Spectral Hashing Yair Weiss1,3 3School of Computer Science, Hebrew University, 91904, Jerusalem, Israel

[email protected] Antonio Torralba1 1CSAIL, MIT, 32 Vassar St., Cambridge, MA 02139

[email protected] Rob Fergus2 2Courant Institute, NYU, 715 Broadway, New York, NY 10003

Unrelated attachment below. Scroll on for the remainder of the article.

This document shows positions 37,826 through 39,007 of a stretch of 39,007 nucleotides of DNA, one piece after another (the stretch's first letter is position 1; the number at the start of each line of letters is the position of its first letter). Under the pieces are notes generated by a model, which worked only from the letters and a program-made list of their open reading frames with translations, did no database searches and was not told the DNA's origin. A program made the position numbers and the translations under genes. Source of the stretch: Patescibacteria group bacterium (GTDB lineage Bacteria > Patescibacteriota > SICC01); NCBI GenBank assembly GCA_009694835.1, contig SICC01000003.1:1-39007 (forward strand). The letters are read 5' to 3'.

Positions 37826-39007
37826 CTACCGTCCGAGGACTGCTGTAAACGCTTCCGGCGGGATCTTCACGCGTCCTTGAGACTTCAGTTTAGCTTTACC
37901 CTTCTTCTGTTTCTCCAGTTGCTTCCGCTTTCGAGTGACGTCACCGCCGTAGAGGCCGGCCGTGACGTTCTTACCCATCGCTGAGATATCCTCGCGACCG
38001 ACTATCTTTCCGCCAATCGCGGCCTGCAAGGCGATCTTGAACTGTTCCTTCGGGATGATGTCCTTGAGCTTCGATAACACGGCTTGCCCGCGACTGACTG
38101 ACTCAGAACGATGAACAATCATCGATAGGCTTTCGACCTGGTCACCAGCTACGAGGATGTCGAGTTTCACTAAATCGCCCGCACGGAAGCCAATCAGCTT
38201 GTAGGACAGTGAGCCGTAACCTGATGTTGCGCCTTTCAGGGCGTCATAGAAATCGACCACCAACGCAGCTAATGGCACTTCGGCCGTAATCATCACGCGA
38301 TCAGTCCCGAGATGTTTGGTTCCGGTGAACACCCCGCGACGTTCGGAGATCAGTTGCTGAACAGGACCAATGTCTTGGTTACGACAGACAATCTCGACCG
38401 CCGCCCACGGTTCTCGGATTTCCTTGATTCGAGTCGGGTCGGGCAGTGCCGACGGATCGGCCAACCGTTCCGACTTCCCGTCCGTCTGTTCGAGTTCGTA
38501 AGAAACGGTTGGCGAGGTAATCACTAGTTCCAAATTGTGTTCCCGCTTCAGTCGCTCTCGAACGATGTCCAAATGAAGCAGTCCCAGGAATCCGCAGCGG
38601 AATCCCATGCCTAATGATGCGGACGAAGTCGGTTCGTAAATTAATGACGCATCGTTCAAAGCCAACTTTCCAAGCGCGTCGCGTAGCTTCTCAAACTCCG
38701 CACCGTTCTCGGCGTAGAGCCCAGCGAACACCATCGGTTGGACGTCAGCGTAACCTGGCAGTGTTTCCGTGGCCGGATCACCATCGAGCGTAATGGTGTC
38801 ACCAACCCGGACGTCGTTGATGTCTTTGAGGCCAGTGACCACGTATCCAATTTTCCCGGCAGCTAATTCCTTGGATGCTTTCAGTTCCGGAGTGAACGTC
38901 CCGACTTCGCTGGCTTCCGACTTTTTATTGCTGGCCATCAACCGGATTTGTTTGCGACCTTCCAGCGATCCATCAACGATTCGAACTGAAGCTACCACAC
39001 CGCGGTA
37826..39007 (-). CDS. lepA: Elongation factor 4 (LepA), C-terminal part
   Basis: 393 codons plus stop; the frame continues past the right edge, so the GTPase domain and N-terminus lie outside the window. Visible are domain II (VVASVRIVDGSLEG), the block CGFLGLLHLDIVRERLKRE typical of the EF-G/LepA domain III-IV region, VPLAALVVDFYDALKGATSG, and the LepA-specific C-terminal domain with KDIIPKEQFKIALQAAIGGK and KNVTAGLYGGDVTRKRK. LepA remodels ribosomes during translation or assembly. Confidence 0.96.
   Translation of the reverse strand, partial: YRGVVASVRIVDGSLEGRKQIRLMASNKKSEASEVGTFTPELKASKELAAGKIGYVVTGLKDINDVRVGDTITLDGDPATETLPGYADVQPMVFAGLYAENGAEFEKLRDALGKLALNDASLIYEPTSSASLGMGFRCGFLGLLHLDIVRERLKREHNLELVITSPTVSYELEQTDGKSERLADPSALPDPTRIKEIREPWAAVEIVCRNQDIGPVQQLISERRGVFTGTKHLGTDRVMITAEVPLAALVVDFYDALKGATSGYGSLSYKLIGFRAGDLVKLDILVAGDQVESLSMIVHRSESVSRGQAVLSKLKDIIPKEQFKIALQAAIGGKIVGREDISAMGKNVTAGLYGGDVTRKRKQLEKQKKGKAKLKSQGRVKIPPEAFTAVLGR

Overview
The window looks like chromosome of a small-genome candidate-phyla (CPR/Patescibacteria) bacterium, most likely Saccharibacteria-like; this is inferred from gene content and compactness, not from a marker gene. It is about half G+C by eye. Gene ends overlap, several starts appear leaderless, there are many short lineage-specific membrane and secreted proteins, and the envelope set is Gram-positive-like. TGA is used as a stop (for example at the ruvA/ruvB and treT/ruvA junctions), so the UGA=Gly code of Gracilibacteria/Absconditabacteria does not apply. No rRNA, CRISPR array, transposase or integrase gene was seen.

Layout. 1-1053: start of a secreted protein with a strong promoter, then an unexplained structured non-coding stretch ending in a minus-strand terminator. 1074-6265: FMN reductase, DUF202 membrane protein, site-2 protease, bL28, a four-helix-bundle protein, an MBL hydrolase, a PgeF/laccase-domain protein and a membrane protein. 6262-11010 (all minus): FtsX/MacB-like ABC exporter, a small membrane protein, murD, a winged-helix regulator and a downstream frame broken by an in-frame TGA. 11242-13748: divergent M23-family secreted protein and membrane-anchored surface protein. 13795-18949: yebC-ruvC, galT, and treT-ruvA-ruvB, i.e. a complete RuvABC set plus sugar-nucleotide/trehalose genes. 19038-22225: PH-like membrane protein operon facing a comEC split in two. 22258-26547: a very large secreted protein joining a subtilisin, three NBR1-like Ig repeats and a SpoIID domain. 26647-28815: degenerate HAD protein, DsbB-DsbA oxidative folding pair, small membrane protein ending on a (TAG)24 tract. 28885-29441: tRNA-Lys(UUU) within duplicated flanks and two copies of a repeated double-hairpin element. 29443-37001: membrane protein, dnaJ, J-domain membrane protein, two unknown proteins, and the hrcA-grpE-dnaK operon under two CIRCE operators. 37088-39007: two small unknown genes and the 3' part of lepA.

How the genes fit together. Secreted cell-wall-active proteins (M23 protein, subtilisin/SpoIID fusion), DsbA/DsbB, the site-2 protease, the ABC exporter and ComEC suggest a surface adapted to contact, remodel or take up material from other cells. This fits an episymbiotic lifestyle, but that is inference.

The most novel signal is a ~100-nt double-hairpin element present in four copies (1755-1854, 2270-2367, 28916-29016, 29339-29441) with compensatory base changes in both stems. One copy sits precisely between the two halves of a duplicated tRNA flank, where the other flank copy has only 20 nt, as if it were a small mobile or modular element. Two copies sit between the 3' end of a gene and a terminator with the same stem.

[email protected] Abstract Semantic hashing[1] seeks compact binary codes of data-points so that the Hamming distance between codewords correlates with semantic similarity. In this paper, we show that the problem of finding a best code for a given dataset is closely related to the problem of graph partitioning and can be shown to be NP hard. By relaxing the original problem, we obtain a spectral method whose solutions are simply a subset of thresholded eigen- vectors of the graph Laplacian. By utilizing recent results on convergence of graph Laplacian eigenvectors to the Laplace-Beltrami eigenfunctions of manifolds, we show how to efficiently calculate the code of a novel data- point. Taken together, both learning the code and applying it to a novel point are extremely simple. Our experiments show that our codes outper- form the state-of-the art. 1 Introduction With the advent of the Internet, it is now possible to use huge training sets to address challenging tasks in machine learning. As a motivating example, consider the recent work of Torralba et al. who collected a dataset of 80 million images from the Internet [2, 3]. They then used this weakly labeled dataset to perform scene categorization. To categorize a novel image, they simply searched for similar images in the dataset and used the labels of these retrieved images to predict the label of the novel image. A similar approach was used in [4] for scene completion. Although conceptually simple, actually carrying out such methods requires highly efficient ways of (1) storing millions of images in memory and (2) quickly finding similar images to a target image. Semantic hashing, introduced by Salakhutdinov and Hinton[5] , is a clever way of addressing both of these challenges. In semantic hashing, each item in the database is represented by a compact binary code. The code is constructed so that similar items will have similar binary codewords and there is a simple feedforward network that can calculate the binary code for a novel input. Retrieving similar neighbors is then done simply by retrieving all items with codes within a small Hamming distance of the code for the query. This kind of retrieval can be amazingly fast - millions of queries per second on standard computers. The key for this method to work is to learn a good code for the dataset. We need a code that is (1) easily computed for a novel input (2) requires a small number of bits to code the full dataset and (3) maps similar items to similar binary codewords. To simplify the problem, we will assume that the items have already been embedded in a Euclidean space, say Rd, in which Euclidean distance correlates with the desired simi- larity. The problem of finding such a Euclidean embedding has been addressed in a large 1 number of machine learning algorithms (e.g. [6, 7]). In some cases, domain knowledge can be used to define a good embedding. For example, Torralba et al. [3] found that a 512 dimensional descriptor known as the GIST descriptor, gives an embedding where Euclidean distance induces a reasonable similarity function on the items. But simply having Euclidean embedding does not give us a fast retrieval mechanism. If we forget about the requirement of having a small number of bits in the codewords, then it is easy to design a binary code so that items that are close in Euclidean space will map to similar binary codewords. This is the basis of the popular locality sensitive hashing method E2LSH [8]. As shown in[8], if every bit in the code is calculated by a random linear projection followed by a random threshold, then the Hamming distance between codewords will asymptotically approach the Euclidean distance between the items. But in practice this method can lead to very inefficient codes. Figure 1 illustrates the problem on a toy dataset of points uniformly sampled in a two dimensional rectangle. The figure plots the average precision at Hamming distance 1 using a E2LSH encoding. As the number of bits increases the precision improves (and approaches one with many bits), but the rate of convergence can be very slow. Rather than using random projections to define the bits in a code, several authors have pursued machine learning approaches. In [5] the authors used an autoencoder with several hidden layers. The architecture can be thought of as a restricted Boltzmann machine (RBM) in which there are only connections between layers and not within layers. In order to learn 32 bits, the middle layer of the autoencoder has 32 hidden units, and noise was injected during training to encourage these bits to be as binary as possible. This method indeed gives codes that are much more compact than the E2LSH codes. In [9] they used multiple stacked RBMs to learn a non-linear mapping between input vector and code bits. Backpropagation using an Neighborhood Components Analysis (NCA) objective function was used to refine the weights in the network to preserve the neighborhood structure of the input space. Figure 1 shows that the RBM gives much better performance compared to random bits. A simpler machine learning algorithm (Boosting SSC) was pursued in [10] who used adaBoost to classify a pair of input items as similar or nonsimilar. Each weak learner was a decision stump, and the output of all the weak learners on a given output is a binary code. Figure 1 shows that this boosting procedure also works much better than E2LSH codes, although slightly worse than the RBMs1. The success of machine learning approaches over LSH is not limited to synthetic data. In [5], RBMs gave several orders of magnitude improvement over LSH in document retrieval tasks. In [3] both RBMs and Boosting were used to learn binary codes for a database of millions of images and were found to outperform LSH. Also, the retrieval speed using these short binary codes was found to be significantly faster than LSH (which was faster than other methods such as KD trees). The success of machine learning methods leads us to ask: what is the best code for perform- ing semantic hashing for a given dataset? We formalize the requirements for a good code and show that these are equivalent to a particular form of graph partitioning. This shows that even for a single bit, the problem of finding optimal codes is NP hard. On the other hand, the analogy to graph partitioning suggests a relaxed version of the problem that leads to very efficient eigenvector solutions. These eigenvectors are exactly the eigenvectors used in many spectral algorithms including spectral clustering and Laplacian eigenmaps [6, 11]. This leads to a new algorithm, which we call “spectral hashing” where the bits are calculated by thresholding a subset of eigenvectors of the Laplacian of the similarity graph. By utiliz- ing recent results on convergence of graph Laplacian eigenvectors to the Laplace-Beltrami eigenfunctions of manifolds, we show how to efficiently calculate the code of a novel data- point. Taken together, both learning the code and applying it to a novel point are extremely simple. Our experiments show that our codes outperform the state-of-the art. 1All methods here use the same retrieval algorithm, i.e. semantic hashing. In many applica- tions of LSH and Boosting SSC, a different retrieval algorithm is used whereby the binary code only creates a shortlist and exhaustive search is performed on the shortlist. Such an algorithm is impractical for the scale of data we are considering. 2 0 5 10 15 20 25 30 350 0.2 0.4 0.6 0.8 1 LSH stumps boosting SSC RBM Proportion good neighbors for hamming distance 2 number of bits stumps boosting SSC LSH RBM (two hidden layers) Training samples Figure 1: Building hash codes to find neighbors. Neighbors are defined as pairs of points in 2D whose Euclidean distance is less than epsilon1. The toy dataset is formed by uniformly sampling points in a two dimensional rectangle. The figure plots the average precision (number of neighbors in the original space divided by number of neighbors in a hamming ball using the hash codes) at Hamming distance ≤ 1 for three methods. The plots on the left show how each method partitions the space to compute the bits to represent each sample. Despite the simplicity of this toy data, the methods still require many bits in order to get good performance. 2 Analysis: what makes a good code As mentioned earlier, we seek a code that is (1) easily computed for a novel input (2) requires a small number of bits to code the full dataset and (3) maps similar items to similar binary codewords. Let us first ignore the first requirement, that codewords be easily computed for a novel input and search only for a code that is efficient (i.e. requires a small number of bits) and similarity preserving (i.e. maps similar items to similar codewords). For a code to be efficient, we require that each bit has a 50% chance of being one or zero, and that different bits are independent of each other. Among all codes that have this property, we will seek the ones where the average Hamming distance between similar points is minimal. Let {yi}ni=1 be the list of codewords (binary vectors of length k) for n datapoints and Wn×n be the affinity matrix. Since we are assuming the inputs are embedded in Rd so that Euclidean distance correlates with similarity, we will use W(i,j) = exp(?bardblxi ? xjbardbl2/epsilon12). Thus the parameter epsilon1 defines the distance in Rd which corresponds to similar items. Using this notation, the average Hamming distance between similar neighbors can be written:summationtext ij Wijbardblyi ? yjbardbl 2. If we relax the independence assumption and require the bits to be uncorrelated we obtain the following problem: minimize : summationdisplay ij Wijbardblyi ?yjbardbl2 (1) subject to : yi ∈ {?1,1}ksummationdisplay i yi = 0 1 n summationdisplay i yiyTi = I where the constraint summationtexti yi = 0 requires each bit to fire 50% of the time, and the constraint 1 n summationtext i yiy Ti = I requires the bits to be uncorrelated. Observation: For a single bit, solving problem 1 is equivalent to balanced graph partition- ing and is NP hard. 3 Proof: Consider an undirected graph whose vertices are the datapoints and where the weight between item i and j is given by W(i,j). Consider a code with a single bit. The bit partitions the graph into two equal parts (A,B), vertices where the bit is on and vertices where the bit is off. For a single bit, summationtextij Wijbardblyi?yjbardbl2 is simply the weight of the edges cut by the partition: cut(A,B) =summationtexti∈A,j∈B W(i,j). Thus problem 1 is equivalent to minimizing cut(A,B) with the requirement that |A| = |B| which is known to be NP hard [12]. For k bits the problem can be thought of as trying to find k independent balanced partitions, each of which should have as low cut as possible. 2.1 Spectral Relaxation By introducing a n×k matrix Y whose jth row is yTj and a diagonal n×n matrix D(i,i) =summationtext j W(i,j) we can rewrite the problem as: minimize : trace(Y T(D ?W)Y) (2) subject to : Y(i,j) ∈ {?1,1} Y T1 = 0 Y TY = I This is of course still a hard problem, but by removing the constraint that Y(i,j) ∈ {?1,1} we obtain an easy problem whose solutions are simply the k eigenvectors of D ? W with minimal eigenvalue (after excluding the trivial eigenvector 1 which has eigenvalue 0). 2.2 Out of Sample Extension The fact that the solution to the relaxed problem are the k eigenvectors of D ? W with minimal eigenvalue would suggest simply thresholding these eigenvectors to obtain a binary code. But this would only tell us how to compute the code representation of items in the training set. This is the problem of out-of-sample extension of spectral methods which is often solved using the Nystrom method [13, 14]. But note that the cost of calculating the Nystrom extension of a new datapoint is linear in the size of the dataset. In our setting, where there can be millions of items in the dataset this is impractical. In fact, calculating the Nystrom extension is as expensive as doing exhaustive nearest neighbor search. In order to enable efficient out-of-sample extension we assume the datapoints xi ∈ Rd are samples from a probability distribution p(x). The equations in the problem 1 are now seen to be sample averages which we replace with their expectations: minimize : integraldisplay bardbly(x1)?y(x2)bardbl2W(x1,x2)p(x1)p(x2)dx1x2 (3) subject to : y(x) ∈ {?1,1}kintegraldisplay y(x)p(x)dx = 0 integraldisplay y(x)y(x)Tp(x)dx = I with W(x1,x2) = e?bardblx1?x2bardbl2/epsilon12. Relaxing the constraint that y(x) ∈ {?1,1}k now gives a spectral problem whose solutions are eigenfunctions of the weighted Laplace-Beltrami operators defined on manifolds [15, 16, 13, 17]. More explicitly, define the weighted Lapla- cian Lp as an operator that maps a function f to g = Lpf by g(x)p(x) = D(x)f(x)p(x) ?integraltext s W(s,x)f(s)p(s)ds with D(x) = integraltext s W(x,s). The solution to the relaxation of problem 3are functions that satisfy L pf = λf with minimal eigenvalue (ignoring the trivial solution f(x) = 1 which has eigenvalue 0). As discussed in [16, 15, 13], with proper normalization, the eigenvectors of the discrete Laplacian defined by n points sampled from p(x) converges to eigenfunctions of Lp as n → ∞. What do the eigenfunctions of Lp look like ? One important special case is when p(x) is a separable distribution. A simple case of a separable distribution is a multidimensional 4 uniform distribution Pr(x) = producttexti ui(xi) where ui is a uniform distribution in the range [ai,bi]. Another example is a multidimensional Gaussian, which is separable once the space has been rotated so that the Gaussian is axes aligned. Observation: [17] If p(x) is separable, and similarity between datapoints is defined as e?bardblxi?xjbardbl2/epsilon12 then the eigenfunctions of the continuous weighted Laplacian, Lp have an outer product form. That is, if Φi(x) is an eigenfunction of the weighted Laplacian defined on R1 with eigenvalue λi then Φi(x1)Φj(x2)···Φd(xd) is an eigenfunction of the d dimensional problem with eigenvalue λiλj ···λd. Specifically for a case of a uniform distribution on [a,b] the eigenfunctions of the one- dimensional Laplacian Lp are extremely well studied objects in mathematics. They corre- spond to the fundamental modes of vibration of a metallic plate. The eigenfunctions Φk(x) and eigenvalues λk are: Φk(x) = sin(pi2 + kpib?ax) (4) λk = 1?e?epsilon1 2 2 | kpi b?a| 2 (5) A similar equation is also available for the one dimensional Gaussian . In this case the eigenfunctions of the one-dimensional Laplacian Lp are (in the limit of small epsilon1) solutions to the Schrodinger equations and a